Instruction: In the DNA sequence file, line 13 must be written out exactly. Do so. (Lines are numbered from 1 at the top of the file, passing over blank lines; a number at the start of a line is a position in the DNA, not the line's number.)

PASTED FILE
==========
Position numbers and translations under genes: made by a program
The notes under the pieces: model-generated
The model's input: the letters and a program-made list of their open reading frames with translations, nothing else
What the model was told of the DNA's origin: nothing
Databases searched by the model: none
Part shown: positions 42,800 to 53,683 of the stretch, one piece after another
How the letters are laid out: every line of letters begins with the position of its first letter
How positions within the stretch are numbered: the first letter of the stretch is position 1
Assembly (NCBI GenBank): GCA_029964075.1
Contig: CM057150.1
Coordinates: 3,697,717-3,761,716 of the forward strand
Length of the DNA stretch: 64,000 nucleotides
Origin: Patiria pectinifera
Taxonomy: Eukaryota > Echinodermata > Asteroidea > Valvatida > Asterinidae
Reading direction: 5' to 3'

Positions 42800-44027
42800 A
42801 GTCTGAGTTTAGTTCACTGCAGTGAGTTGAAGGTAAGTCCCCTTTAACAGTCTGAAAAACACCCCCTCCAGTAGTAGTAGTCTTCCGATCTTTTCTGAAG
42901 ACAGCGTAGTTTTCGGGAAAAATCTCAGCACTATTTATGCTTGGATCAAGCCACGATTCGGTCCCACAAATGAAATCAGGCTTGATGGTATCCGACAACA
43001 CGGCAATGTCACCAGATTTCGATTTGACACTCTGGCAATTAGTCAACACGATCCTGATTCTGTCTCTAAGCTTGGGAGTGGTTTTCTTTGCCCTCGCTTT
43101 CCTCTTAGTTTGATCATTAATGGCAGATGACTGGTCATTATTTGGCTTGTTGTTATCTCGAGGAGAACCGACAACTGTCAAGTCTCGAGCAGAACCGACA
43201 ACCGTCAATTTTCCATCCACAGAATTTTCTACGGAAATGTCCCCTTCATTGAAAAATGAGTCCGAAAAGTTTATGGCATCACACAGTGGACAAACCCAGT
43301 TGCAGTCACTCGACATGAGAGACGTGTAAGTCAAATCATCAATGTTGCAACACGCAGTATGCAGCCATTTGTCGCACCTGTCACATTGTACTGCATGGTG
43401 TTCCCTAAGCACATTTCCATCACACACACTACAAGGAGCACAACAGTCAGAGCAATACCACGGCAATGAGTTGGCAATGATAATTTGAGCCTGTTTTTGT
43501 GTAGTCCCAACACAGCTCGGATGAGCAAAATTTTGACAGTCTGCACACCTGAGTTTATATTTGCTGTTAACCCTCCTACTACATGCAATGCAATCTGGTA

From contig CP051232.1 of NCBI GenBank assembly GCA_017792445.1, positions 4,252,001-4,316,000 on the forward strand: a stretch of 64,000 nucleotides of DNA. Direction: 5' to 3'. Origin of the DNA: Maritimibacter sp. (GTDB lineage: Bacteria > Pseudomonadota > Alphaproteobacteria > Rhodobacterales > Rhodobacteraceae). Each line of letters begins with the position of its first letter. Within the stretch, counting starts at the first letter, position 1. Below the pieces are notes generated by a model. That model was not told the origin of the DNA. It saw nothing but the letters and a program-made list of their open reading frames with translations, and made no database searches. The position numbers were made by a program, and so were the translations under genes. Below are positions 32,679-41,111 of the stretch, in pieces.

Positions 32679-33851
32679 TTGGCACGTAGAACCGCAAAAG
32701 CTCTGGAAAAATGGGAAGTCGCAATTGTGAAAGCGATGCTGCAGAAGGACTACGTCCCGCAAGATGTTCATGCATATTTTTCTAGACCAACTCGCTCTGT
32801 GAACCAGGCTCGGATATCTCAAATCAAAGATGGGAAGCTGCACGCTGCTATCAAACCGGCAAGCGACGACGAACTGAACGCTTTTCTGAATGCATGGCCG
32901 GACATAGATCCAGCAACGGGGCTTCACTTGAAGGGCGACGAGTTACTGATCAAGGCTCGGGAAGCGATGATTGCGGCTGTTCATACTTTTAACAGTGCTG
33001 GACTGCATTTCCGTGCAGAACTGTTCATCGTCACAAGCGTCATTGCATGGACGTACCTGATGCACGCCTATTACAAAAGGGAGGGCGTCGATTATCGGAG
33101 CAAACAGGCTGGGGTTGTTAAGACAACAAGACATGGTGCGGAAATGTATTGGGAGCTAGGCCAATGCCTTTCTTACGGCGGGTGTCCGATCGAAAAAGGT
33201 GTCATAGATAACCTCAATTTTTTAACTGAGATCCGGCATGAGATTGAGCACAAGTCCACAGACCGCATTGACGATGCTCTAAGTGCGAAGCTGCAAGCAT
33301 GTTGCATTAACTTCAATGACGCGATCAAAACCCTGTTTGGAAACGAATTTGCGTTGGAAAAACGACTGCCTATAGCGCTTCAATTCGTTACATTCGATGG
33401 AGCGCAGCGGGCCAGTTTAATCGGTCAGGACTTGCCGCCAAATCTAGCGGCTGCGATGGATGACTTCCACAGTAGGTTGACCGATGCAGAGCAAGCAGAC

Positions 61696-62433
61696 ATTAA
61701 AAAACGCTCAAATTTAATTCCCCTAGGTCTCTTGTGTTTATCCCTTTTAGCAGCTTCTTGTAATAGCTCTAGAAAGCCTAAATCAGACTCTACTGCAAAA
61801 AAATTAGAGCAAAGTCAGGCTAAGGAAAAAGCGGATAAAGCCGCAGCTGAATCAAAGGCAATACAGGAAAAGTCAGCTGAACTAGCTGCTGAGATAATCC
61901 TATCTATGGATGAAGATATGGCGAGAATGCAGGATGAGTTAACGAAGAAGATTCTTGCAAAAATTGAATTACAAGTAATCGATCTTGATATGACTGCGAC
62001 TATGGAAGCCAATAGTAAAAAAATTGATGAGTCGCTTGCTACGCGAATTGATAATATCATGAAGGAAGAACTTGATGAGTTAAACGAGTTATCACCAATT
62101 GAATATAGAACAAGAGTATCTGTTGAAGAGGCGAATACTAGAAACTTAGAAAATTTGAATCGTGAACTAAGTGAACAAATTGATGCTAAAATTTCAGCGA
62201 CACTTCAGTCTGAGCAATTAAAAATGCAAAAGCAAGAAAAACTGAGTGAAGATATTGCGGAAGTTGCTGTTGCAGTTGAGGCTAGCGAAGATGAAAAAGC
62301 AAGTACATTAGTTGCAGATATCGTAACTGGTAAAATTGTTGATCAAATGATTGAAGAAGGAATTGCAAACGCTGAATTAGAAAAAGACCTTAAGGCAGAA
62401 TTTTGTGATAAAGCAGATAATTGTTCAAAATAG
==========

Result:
Origin: Patiria pectinifera